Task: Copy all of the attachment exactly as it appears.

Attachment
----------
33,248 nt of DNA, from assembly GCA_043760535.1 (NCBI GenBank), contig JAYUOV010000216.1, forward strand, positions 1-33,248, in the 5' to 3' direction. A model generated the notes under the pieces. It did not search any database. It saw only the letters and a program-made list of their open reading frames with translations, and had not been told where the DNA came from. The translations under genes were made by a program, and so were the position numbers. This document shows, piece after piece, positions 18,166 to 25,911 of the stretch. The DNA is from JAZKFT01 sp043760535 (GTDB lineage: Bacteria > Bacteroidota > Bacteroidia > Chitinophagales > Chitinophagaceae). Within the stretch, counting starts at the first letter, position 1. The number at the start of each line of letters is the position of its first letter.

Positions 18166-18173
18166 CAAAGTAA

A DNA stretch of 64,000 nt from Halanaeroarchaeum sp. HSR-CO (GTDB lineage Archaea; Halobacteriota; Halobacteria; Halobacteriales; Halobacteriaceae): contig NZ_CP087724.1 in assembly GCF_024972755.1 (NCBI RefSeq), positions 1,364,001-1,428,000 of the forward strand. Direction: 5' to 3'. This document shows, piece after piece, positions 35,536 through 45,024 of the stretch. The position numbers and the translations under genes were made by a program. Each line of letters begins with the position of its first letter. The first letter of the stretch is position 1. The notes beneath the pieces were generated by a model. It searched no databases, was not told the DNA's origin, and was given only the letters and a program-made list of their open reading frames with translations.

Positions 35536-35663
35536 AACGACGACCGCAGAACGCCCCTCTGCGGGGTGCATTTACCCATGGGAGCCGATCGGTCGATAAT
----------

33,248 nt of DNA, from assembly GCA_043760535.1 (NCBI GenBank), contig JAYUOV010000216.1, forward strand, positions 1-33,248, in the 5' to 3' direction. A model generated the notes under the pieces. It did not search any database. It saw only the letters and a program-made list of their open reading frames with translations, and had not been told where the DNA came from. The translations under genes were made by a program, and so were the position numbers. This document shows, piece after piece, positions 18,166 to 25,911 of the stretch. The DNA is from JAZKFT01 sp043760535 (GTDB lineage: Bacteria > Bacteroidota > Bacteroidia > Chitinophagales > Chitinophagaceae). Within the stretch, counting starts at the first letter, position 1. The number at the start of each line of letters is the position of its first letter.

Positions 18166-18173
18166 CAAAGTAA

A DNA stretch of 64,000 nt from Halanaeroarchaeum sp. HSR-CO (GTDB lineage Archaea; Halobacteriota; Halobacteria; Halobacteriales; Halobacteriaceae): contig NZ_CP087724.1 in assembly GCF_024972755.1 (NCBI RefSeq), positions 1,364,001-1,428,000 of the forward strand. Direction: 5' to 3'. This document shows, piece after piece, positions 35,536 through 45,024 of the stretch. The position numbers and the translations under genes were made by a program. Each line of letters begins with the position of its first letter. The first letter of the stretch is position 1. The notes beneath the pieces were generated by a model. It searched no databases, was not told the DNA's origin, and was given only the letters and a program-made list of their open reading frames with translations.

Positions 35536-35663
35536 AACGACGACCGCAGAACGCCCCTCTGCGGGGTGCATTTACCCATGGGAGCCGATCGGTCGATAAT